Friday, July 29, 2011

Thirteen drafts later. . .



. . .you get this:

I spent the afternoon knitting while listening to various people discussing personal growth. Personal growth  seems like a silly term to me. I think, "How can there not be personal growth? Is there impersonal growth?"

Okay. I'm being silly. Of course there are plenty of people who don't want to "grow." People will, in fact, do a helluva lot to not grow. They will kick and scream and kill instead of changing or challenging themselves. Besides, the very concept of "personal growth" seems absurd these days. Everything is a disease. You have a disease? Well, then. There's a pill for that, and if there isn't, it's incurable.

I felt motivated to cut through my hazy thinking because I felt angry. Listening to  this  trailer for the documentary film "Healing Homes" made me want to cry. The cure for psychosis? Love.

That's right. Love. No pills. No therapy. Just love.

Instead of crying, I got angry. I thought about when I met my new G.P. recently, and she asked me why I wasn't seeing a psychiatrist. I told her I've been tapering off the medication I've been on, very slowly, and had no interest in seeing a psychiatrist, for prescribing medication is the only thing that they do. She was concerned. "Have you ever been diagnosed with schizophrenia?" I wonder what would have happened if I had answered yes to that question. Would I have been forcibly put into a psychiatric hospital, even though I had no signs or symptoms of the "disease?" Perhaps. 

Even though I was off the hook, since this doctor is an osteopath, and I figure she's at least a little bit open minded, I felt obligated to stick up for people who are indeed schizophrenic. There is no evidence whatsoever that medication is helpful for psychosis in the long term. None. There is no evidence that schizophrenia is a brain disease, as most people believe, and as I once did. How is it that doctors, too, believe that it is a disease when there is no proof anywhere of any such thing? I did say something, and, of course, she looked at me as if I was crazy. I don't generally notice that kind of thing, as I've tried hard (yes, changed) to stop trying to discern what others are thinking about me. I can not read minds, but there's that certain look of incredulity, along with a raising of the eyebrows, an intake of breath. . .well. . .Suffice it to say, the doc has a Ph.D., and I do not, so what on earth was I thinking? I must be mad.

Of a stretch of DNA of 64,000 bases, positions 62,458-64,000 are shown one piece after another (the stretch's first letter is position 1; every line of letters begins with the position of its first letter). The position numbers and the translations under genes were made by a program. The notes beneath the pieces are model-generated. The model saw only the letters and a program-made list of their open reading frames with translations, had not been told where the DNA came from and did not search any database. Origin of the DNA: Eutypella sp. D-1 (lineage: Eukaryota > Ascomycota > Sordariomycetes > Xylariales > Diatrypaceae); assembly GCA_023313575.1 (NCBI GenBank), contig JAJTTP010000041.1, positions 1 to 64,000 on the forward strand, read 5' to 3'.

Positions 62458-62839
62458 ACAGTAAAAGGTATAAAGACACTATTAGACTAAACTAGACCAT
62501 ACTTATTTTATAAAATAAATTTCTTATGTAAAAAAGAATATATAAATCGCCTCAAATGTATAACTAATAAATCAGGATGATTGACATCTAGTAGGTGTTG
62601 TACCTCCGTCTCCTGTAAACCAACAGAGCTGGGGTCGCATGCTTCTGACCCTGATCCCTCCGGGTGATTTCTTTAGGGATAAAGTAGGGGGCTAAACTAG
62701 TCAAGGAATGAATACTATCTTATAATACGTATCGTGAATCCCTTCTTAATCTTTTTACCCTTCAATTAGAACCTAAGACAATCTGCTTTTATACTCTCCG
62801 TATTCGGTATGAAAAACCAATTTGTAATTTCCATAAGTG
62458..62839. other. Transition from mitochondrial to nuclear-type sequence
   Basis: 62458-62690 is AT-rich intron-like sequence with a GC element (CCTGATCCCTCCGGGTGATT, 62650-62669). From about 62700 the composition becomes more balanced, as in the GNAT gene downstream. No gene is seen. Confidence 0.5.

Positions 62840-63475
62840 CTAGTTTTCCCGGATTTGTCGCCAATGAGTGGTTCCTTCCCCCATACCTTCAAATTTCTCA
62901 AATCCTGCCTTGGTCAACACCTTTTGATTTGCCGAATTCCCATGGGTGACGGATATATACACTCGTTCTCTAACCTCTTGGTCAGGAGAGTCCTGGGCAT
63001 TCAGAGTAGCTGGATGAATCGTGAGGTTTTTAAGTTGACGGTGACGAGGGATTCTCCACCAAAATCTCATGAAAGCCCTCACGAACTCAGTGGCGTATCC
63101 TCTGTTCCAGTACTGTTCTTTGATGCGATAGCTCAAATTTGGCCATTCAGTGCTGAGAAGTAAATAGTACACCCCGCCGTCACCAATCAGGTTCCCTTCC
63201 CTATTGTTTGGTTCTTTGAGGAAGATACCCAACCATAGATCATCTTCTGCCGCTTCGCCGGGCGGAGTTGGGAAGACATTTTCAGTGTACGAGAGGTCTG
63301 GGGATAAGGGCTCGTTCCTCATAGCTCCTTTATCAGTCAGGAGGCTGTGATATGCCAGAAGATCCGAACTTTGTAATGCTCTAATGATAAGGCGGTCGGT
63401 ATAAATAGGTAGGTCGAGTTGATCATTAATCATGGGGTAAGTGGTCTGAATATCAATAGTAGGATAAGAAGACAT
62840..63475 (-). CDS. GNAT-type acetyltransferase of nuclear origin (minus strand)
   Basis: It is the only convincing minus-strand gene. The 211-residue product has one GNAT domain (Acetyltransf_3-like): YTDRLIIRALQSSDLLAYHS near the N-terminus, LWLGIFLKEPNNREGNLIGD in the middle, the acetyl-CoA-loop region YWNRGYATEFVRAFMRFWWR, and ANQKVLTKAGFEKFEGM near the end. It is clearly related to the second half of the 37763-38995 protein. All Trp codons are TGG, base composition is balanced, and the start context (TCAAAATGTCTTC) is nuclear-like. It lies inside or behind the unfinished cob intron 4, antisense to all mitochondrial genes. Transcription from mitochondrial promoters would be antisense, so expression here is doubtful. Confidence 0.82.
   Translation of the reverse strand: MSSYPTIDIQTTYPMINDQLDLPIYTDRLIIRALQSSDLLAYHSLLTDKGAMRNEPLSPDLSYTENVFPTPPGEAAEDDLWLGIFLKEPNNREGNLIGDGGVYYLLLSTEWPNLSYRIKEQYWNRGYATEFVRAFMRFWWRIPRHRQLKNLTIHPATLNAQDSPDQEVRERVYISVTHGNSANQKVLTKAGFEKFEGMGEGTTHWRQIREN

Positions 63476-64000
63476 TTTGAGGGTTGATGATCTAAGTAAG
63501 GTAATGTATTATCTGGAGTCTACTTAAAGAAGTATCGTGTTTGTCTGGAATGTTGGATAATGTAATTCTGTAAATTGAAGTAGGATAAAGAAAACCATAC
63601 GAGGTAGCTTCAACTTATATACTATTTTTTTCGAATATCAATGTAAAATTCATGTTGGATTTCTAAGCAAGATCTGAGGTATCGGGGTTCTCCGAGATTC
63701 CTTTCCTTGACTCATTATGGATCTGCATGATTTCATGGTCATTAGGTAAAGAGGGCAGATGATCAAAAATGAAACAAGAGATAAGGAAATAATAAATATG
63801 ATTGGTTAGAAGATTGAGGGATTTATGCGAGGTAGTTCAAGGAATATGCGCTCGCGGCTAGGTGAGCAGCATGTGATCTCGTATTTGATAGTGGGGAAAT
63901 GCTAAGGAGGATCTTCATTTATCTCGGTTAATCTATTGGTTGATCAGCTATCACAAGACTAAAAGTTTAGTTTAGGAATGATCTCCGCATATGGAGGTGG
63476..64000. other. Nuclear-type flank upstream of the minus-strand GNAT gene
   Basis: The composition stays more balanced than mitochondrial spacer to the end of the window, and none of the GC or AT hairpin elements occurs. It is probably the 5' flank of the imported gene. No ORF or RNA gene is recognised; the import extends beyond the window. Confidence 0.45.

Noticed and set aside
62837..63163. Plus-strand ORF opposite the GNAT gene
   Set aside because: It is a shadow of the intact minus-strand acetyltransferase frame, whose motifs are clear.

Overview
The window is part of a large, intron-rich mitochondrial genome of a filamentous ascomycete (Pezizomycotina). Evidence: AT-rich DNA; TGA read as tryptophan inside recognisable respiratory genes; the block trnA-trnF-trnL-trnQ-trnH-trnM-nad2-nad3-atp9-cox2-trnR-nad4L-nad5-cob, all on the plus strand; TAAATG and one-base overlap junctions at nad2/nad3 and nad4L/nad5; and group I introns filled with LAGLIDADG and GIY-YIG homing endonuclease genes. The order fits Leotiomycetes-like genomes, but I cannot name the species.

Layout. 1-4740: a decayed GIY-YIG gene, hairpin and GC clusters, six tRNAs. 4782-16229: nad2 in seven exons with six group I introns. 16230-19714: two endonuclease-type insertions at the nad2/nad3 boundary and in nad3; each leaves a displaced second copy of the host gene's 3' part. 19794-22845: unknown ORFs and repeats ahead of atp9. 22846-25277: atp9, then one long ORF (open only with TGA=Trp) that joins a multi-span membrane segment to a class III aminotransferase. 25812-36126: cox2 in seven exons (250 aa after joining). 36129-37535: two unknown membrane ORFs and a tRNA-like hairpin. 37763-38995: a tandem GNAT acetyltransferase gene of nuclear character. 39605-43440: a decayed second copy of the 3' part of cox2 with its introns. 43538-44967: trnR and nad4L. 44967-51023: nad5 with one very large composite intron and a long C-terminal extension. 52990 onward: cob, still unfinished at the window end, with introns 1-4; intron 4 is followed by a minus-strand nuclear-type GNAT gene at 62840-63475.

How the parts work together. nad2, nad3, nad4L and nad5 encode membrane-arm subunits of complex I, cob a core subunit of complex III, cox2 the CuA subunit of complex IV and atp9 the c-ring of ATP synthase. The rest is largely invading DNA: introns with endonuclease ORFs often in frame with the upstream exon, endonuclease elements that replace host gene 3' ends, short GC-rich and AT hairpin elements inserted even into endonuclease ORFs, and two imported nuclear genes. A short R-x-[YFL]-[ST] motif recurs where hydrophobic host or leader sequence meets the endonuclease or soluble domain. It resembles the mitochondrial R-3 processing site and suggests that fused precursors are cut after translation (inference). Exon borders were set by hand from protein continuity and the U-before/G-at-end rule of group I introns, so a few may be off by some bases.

What about proof that programs that do not rely on medication have better outcomes? There's proof of that.

This is what makes me so angry. I generally do not use the word "evil," for it has connotations that I'm not sure I believe in, but I am damned sure that there are some things (and people) who are very, very bad. Treating people with kindness is not a money making endeavor, and as such, in this so-called society, it simply doesn't pay. So what do we do with the damning evidence that love and kindness (or a lack thereof) actually matters? We hide it.

Yes, this is a rant. 

Capitalism destroys everything it touches. Do you seriously think the profit motive can do anything positive for this world? We can congratulate ourselves for having a green company or a small carbon footprint, but at core, the whole system is rotten. These little fixes can make our consciences feel better, but they, perhaps, might make matters worse. A clean conscience has been proven to cause people to do people more harm than good.  Most of us know it. Those of us who know it well are, well, crazy. 

Of course the crazy people aren't going to be treated with love in America. Drugs aren't working? Electroconvulsive "therapy" for you! 

You think I'm kidding? Hey, it's on the rise for those who are "treatment resistant." That's pretty interesting considering the treatment has never been proven to work on any known illness. 

This is the stuff of science fiction dystopian novels.

Sadly, it is not a fiction. It may sound insane, but that makes sense, for it is.

Image note: I really like Jan van Eyck, but I do not believe in angels. This is a minority point of view in America. 55% of Americans do literally believe in angels. I guess it's only if you think they're out to get you, instead of benignly looking over your shoulder, that'll get you into trouble.

2 comments:

Fabianna said...

Hi Julie. This was a good rant and an interesting one! What is a G.P. though?

Julie H. Rose said...

Hi Fabi! G.P.= General Practitioner (or as most people call them, "my doctor")